How to make peace with being a slow runner.

Need for speed: “How I’ve made peace with being a slow runner – and you can too”

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Worried that you’re too slow to be a ‘runner’? Content plodder Victoria Stokes explains how she finally made peace with going at her own pace. 

I can vividly remember my first – and only – 10K race for charity. I’d signed up two months prior with little running experience and was determined to complete the race in under an hour. A gruelling eight weeks of short-lived sprints and slow jogs ensued but I pushed through, refusing to accept that I was painfully slow.

Come race day, I gave it my all – even attempting to sprint up a notorious incline known locally as ‘heart attack hill’. As I rounded the final bend of the race, I could see the finish line in my sights and decided to give it one last push. I didn’t feel well, my head was pounding and I could feel a creeping nausea in my stomach, but that one-hour goal was slipping out of my grasp. I needed to run faster so I broke into one final sprint.

As I hurtled towards a cheering crowd and the local newspaper’s photographer, I felt it: vomit, threatening to rise up from my stomach and out of my mouth. The headline ‘Local girl vomits after 10k race’ flashed across my mind.

I crossed the finish line at one hour and six minutes, gutted to have missed my target but thankful that I was able to dart out of sight to, erm, recover in private.

Since then, I’ve continued to have a tricky relationship with speed and it’s only recently that the way I feel about my pace has been completely transformed. I’ve always chased the numbers on the treadmill, compulsively checked how I’m doing on my Fitbit and pushed myself far beyond what feels comfortable.

I’ve celebrated when I’ve run faster and further than ever before and then felt crushingly disappointed in myself when my performance wasn’t up to par. I’ve been caught up in a self-imposed pressure to always be progressing.

Focusing on speed can kill our love of running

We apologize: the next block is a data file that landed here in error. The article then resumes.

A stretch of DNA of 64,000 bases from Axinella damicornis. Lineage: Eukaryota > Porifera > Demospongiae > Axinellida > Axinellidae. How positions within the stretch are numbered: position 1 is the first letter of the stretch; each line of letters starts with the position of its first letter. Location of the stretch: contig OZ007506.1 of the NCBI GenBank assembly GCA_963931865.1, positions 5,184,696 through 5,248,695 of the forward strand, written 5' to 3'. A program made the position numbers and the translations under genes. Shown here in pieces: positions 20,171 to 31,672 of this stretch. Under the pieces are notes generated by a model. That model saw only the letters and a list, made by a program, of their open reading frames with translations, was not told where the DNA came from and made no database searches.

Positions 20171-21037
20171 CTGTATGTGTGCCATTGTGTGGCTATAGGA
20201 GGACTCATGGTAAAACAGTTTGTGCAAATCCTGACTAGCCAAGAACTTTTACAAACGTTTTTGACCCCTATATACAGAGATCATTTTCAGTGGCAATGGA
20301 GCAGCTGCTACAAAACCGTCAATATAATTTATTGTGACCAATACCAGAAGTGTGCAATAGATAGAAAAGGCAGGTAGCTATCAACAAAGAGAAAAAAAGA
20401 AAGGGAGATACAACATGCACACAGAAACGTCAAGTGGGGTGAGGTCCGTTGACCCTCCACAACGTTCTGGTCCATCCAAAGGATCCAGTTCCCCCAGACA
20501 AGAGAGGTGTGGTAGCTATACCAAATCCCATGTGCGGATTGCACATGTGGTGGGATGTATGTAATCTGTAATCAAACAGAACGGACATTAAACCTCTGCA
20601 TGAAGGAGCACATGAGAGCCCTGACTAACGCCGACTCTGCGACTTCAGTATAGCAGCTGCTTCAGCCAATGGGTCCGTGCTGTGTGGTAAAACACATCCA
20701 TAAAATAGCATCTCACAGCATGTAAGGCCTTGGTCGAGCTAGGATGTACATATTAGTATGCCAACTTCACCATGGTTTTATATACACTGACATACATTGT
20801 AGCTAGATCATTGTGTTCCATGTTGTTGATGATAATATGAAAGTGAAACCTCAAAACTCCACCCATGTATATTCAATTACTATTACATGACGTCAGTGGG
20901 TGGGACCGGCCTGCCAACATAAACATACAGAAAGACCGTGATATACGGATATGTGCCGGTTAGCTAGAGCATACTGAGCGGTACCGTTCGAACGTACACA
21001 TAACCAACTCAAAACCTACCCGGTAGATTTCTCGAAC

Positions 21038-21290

Dr Josephine Perry, sports psychologist and author of The 10 Pillars Of Success, says this pressure can have a demotivating effect over time. “It can be really motivating when we start out doing something new to see how much better we are getting at it,” she tells Stylist.

“The easy-to-measure metrics of speed, pace and distance can be a good way to see how we are doing and feel that progression. Each time we see we have run faster or gone further, we will get a rush of dopamine in our brain.”

Trouble is, it’s hard to maintain those early wins and in time our progress can slow. “Long term we will not be able to remain on that trajectory and will plateau, which tends to become demotivating,” says Dr Perry. “Even if we don’t plateau, we can end up fearing that we will, and every run starts to feel threatening because we fear we will stop improving.”

Understandably, pressuring yourself to pick up pace isn’t a good way to make running a sustainable habit you can stick to. “Feeling like we have failed a run (even if we have worked hard, had some great headspace and know we have improved our fitness) can suck all the joy out of our running,” Dr Perry points out.

“If something starts to feel like a threat, we will be less willing to try it and eventually find something else to do instead,” she explains.

How to be OK with being a slow runner

So, if you’re in the same boat, how can you embrace a healthier approach to running and ditch your need for speed? “If you can work out what you love about running and what you feel it gives you then you can design your own metrics for success around those elements – rather than the very easy-to-measure metrics we all fall victim to, like speed, pace, distance or race placing,” says Dr Perry.

“If running for you is about developing the headspace to be more creative then lookout for an inspiring photo to take on your run. If your run is about time to yourself, you could pick a subject to reflect on while you’re out and decide at the end of it you will make one ‘intention’ for the day to follow up on it,” she suggests.

Tracking less may be helpful too. “Obsessively tracking and monitoring our performance is completely unnecessary for almost all of us. Even some of the elite athletes I have spoken to have found that less data has actually helped improve their performance,” Dr Perry points out.

“It can be motivational to notice yourself getting faster or being able to run further, but we all tend to plateau after a while and then these types of metrics just start to make us miserable.”

Bottom line, Dr Perry says, is understand why you’re running. “Ask yourself what running gives you, and find ways to incorporate more of that,” she encourages.

Recently I’ve been embracing a new approach to running, one that feels energising, enjoyable and achievable. I don’t set unrealistic targets at the start of a run and I don’t compulsively check how fast I’m going or how far I’ve run either. I’ll stick on a really good song and run until the end of it and take it down a notch when I’m feeling tired instead of pushing through.

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Images: Getty

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